Avon Products Inc. was ordered by a California jury to pay $10.3 million in punitive damages to a woman who blamed her cancer on talc in its cosmetics, in the first such case the company has lost in U.S. litigation.
The Los Angeles Superior Court jury that punished Avon Friday for hiding the risks that some of its talc-based powders can cause cancer had already awarded Rita Chapman $40 million in actual damages, bringing the total in the case to more than $50 million, according to court filings.
The $40 million award was intended to cover Chapman’s pain and medical costs tied to her battle with mesothelioma, a cancer specifically tied to asbestos exposure. Chapman alleged Avon’s powders contained asbestos-tainted talc that made her sick. The company – famous for its door-to-door saleswomen known as “Avon Ladies” – was acquired by Natura Cosmeticos SA in 2020.
“We are disappointed by this verdict and will vigorously pursue all available avenues to appeal,” Avon said in an emailed statement. “Avon is confident that it has strong grounds for appeal and will continue to defend its position.”
Avon faced almost 130 talc suits as of 2020, according to court records. That same year, the company said it was removing talc from its products, which are now largely marketed outside the U.S.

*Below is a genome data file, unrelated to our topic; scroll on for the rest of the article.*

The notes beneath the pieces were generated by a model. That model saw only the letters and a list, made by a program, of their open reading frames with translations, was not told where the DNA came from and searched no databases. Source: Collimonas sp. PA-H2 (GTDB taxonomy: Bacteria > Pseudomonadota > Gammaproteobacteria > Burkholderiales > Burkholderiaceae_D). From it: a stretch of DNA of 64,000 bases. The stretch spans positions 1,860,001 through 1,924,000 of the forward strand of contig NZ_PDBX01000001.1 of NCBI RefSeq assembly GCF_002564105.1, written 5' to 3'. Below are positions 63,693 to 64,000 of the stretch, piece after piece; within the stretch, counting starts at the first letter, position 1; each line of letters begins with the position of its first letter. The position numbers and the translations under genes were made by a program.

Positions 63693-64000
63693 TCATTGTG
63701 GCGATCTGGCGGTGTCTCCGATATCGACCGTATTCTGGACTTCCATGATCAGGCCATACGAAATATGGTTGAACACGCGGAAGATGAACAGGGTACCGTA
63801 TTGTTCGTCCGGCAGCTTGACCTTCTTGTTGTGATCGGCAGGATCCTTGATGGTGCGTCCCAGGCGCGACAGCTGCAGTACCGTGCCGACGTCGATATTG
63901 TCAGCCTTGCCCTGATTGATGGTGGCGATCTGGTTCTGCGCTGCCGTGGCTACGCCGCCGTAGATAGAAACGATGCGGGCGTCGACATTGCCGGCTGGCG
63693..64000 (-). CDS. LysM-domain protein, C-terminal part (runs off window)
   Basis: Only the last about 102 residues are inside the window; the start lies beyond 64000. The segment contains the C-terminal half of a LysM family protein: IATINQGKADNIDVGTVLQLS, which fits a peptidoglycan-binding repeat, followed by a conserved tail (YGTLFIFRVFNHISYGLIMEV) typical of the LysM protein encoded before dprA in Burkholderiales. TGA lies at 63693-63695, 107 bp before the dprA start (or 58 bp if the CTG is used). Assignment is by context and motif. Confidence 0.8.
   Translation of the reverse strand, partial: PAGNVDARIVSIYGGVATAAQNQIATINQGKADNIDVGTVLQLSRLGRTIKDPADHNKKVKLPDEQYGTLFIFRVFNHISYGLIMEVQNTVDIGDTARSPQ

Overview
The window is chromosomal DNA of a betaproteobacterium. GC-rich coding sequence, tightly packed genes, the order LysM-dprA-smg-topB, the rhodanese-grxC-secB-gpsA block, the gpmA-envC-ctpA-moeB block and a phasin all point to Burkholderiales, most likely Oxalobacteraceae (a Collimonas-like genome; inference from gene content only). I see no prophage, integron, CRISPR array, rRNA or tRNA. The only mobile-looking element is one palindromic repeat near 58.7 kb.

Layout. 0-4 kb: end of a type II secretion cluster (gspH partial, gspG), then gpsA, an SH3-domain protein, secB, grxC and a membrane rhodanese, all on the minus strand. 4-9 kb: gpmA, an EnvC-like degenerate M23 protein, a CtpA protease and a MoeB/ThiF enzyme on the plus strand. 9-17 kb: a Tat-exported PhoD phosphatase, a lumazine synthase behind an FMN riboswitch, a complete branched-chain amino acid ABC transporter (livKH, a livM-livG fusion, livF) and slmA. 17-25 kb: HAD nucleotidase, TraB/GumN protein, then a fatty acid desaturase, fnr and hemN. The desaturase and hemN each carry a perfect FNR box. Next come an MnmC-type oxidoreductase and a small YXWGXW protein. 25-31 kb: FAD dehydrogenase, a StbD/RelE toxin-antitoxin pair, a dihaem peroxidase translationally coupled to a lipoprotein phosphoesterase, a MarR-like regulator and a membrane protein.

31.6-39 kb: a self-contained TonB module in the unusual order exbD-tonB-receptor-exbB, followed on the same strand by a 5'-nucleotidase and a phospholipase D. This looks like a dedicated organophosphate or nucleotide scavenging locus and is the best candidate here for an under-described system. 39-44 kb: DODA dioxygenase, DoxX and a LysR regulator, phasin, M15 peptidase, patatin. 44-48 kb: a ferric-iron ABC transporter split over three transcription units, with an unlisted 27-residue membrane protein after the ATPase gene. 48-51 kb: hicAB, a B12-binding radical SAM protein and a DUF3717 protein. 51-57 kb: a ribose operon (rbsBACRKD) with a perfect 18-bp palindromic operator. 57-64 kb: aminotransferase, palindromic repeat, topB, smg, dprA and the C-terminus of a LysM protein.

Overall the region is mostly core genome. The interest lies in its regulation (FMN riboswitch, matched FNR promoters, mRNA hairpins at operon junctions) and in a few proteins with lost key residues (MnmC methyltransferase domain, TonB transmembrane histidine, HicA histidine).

In Chapman’s case, jurors concluded Avon management knew talc in the company’s products posed a cancer risk but failed to warn consumers, according to a copy of the verdict sheet. They also found Avon executives acted with “malice, oppression or fraud” in hiding the products’ health risks. That opened the company to the punishment award.
Chapman, a 76-year-old resident of Scottsdale, Arizona, who worked as a human-relations specialist with the Sears retail chain, was diagnosed with mesothelioma in 2021, according to court filings. She’d used some Avon powders that had high levels of asbestos. Evidence in the case showed the company was seeking to sell out of its stocks of those powders during the time Chapman used them.
In awarding punitive damages, the jury was asked “to find a number that meant something to Avon,” Jessica Dean, one of Chapman’s lawyers, said in an emailed statement.
The Avon verdict comes as a federal appeals court is weighing whether Johnson & Johnson can continue to use a bankruptcy filing by its unit to halt thousands of cases filed by women who blame their cancers on talc in its iconic Baby Powder and other products.
Avon’s business in the U.S. has been sinking over the years as more women turned to the internet to buy their cosmetics instead of from in-person salespeople. Avon largely gave up on the U.S. selling its operations in the country to private-equity company Cerberus Capital Management LP in 2015.
In 2020, Natura purchased the remainder of the 136-year-old business for $2 billion in an all-stock deal. The Sao Paulo-based company still embraces the door-to-door model, with a direct-sales force of 1 million in Brazil alone.
A host of companies have dropped talc-based formulations over the last three years after a wave of cancer suits. Talc is often found in the same rock as asbestos, which researchers have tagged as a potent carcinogen. It was used in cosmetics and other products to absorb moisture, prevent caking and add softness.
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